This week I planning on reading What’s Not True by Valerie Taylor.

With the court date set for her divorce and the future she’d planned with a younger man presumably kaput, Kassie O’Callaghan shifts attention to reviving her stalled marketing career. But that goal gets complicated when she unexpectedly rendezvous with her former lover in Paris. After a chance meeting with a colleague and a stroll along Pont Neuf, Kassie receives two compelling proposals. Can she possibly accept them both?

Kassie’s decision process screeches to a halt when her soon-to-be ex-husband has a heart attack, forcing her to fly home to Boston. There, she confronts his conniving and deceitful fiancée—a woman who wants not just a ring on her finger but everything that belongs to Kassie. In the ensuing battle to protect what’s legally and rightfully hers, Kassie discovers that sometimes it’s what’s not true that can set you free.

But first I need to read What’s Not Said, the first in the series, which I also have on my shelf.

Kassie O’Callaghan’s meticulous plans to divorce her emotionally abusive husband, Mike, and move in with Chris, a younger man she met five years ago on a solo vacation in Venice, are disrupted when she finds out Mike has chronic kidney disease—something he’s concealed from her for years. Once again, she postpones her path to freedom—at least, until she pokes around his pajama drawer and discovers his illness is the least of his deceits.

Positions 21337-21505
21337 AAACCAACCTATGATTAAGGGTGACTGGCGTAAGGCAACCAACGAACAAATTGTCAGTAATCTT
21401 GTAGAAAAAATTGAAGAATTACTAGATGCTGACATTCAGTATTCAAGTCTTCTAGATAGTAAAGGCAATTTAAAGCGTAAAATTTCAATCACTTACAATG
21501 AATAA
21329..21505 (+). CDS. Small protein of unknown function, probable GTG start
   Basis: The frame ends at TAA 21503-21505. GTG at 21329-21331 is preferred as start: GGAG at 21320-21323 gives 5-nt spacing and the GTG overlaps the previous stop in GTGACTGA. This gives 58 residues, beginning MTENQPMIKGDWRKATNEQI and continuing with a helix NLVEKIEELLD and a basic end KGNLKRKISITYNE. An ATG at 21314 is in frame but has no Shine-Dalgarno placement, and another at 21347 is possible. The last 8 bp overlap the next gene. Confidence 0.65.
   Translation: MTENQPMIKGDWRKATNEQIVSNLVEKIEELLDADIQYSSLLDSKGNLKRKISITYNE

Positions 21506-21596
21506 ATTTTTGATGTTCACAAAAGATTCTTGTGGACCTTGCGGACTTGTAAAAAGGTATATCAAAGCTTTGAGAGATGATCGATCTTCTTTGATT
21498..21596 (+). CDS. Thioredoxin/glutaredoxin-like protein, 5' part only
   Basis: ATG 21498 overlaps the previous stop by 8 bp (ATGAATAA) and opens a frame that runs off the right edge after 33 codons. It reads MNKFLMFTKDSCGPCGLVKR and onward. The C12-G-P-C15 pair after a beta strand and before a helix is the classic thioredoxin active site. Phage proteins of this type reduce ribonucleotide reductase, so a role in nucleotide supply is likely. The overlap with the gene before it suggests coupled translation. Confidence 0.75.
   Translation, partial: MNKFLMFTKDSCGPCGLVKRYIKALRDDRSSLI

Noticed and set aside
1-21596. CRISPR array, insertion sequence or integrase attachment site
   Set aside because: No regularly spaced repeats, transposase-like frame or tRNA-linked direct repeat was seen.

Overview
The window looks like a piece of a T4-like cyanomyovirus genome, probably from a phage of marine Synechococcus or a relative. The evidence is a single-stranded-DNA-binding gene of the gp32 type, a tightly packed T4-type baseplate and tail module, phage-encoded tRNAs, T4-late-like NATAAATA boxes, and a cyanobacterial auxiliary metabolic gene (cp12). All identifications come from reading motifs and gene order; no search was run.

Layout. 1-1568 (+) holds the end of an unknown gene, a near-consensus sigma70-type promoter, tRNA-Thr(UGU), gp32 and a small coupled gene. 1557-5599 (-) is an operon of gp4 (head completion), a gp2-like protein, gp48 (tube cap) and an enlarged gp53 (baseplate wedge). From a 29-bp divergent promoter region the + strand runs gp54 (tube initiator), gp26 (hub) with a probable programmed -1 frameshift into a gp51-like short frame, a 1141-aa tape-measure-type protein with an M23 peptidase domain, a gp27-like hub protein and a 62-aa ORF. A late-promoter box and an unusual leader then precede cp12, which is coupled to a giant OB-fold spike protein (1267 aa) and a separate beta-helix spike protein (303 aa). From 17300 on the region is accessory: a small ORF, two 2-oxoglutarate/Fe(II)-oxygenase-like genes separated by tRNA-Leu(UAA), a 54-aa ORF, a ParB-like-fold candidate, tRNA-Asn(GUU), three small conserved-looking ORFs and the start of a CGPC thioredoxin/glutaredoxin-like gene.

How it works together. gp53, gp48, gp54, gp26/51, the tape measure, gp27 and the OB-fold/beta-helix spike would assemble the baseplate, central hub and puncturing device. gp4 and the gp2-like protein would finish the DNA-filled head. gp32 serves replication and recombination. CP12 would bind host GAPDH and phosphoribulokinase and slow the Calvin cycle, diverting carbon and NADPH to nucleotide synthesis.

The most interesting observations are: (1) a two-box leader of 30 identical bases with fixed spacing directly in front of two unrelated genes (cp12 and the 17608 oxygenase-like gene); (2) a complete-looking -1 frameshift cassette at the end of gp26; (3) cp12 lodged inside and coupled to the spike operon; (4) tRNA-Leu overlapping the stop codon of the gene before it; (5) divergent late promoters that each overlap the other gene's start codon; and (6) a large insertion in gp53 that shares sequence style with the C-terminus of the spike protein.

But Kassie is no angel, either. As she struggles to justify her own indiscretions, the secret lives she and Mike have led collide head-on, revealing a tangled web of sex, lies, and DNA. Still, mindful of her vows, Kassie commits to helping her husband find an organ donor. In the process, she uncovers a life-changing secret. Problem is, if she reveals it, her own immorality will be exposed, which means she has an impossible decision to make: Whose life will she save—her husband’s or her own.

And The Selling Point by Marci Bolden.

Darby Zamora has always gotten by with work that suits her unique way of life, but success hasn’t exactly come easy. A former bridal seamstress, Darby gave up making custom gowns years ago. Her heart was always too big for her business’s pocketbook, until she comes up with a way to make an old business new again: The Un-Do Wedding Boutique.

Selling dresses online in her bridal consignment shop has merchandise flying off the virtual shelves. People are lining up not only to buy the dress overstock that Darby’s been holding onto, but she has new clients desperate for her to help them re-sell their unused wedding items.

But success comes at a steep price when ghosts from her past resurface and make Darby and her new company confront harsh realities of life and business. With the help of her friends Jade and Taylor, Darby is forced to reassess her business, rediscover herself, and ultimately find her selling point. 

Although, again, I need to read the first in the series, The Restarting Point.

Marketing executive and mother of two, Jade Kelly can now add cancer survivor to her list of successes. But while her life looks good on paper, four months out of treatment, Jade realizes she hardly knows her college-age children and she and her husband Nick are little more than housemates.

Determined to start over, Jade schedules a family vacation to a lakefront cabin. When her kids bail and Nick stays home to handle a last minute work crisis, Jade heads to Chammont Point alone, determined to dust herself off and figure out what to do with the rest of her life.

While she’s away, the life she thought she had unravels. Secrets, lies, and old wounds drive Jade into new adventures and new relationships. With the help of family and new found friends, Jade learns starting over sometimes means finding a brand new restarting point.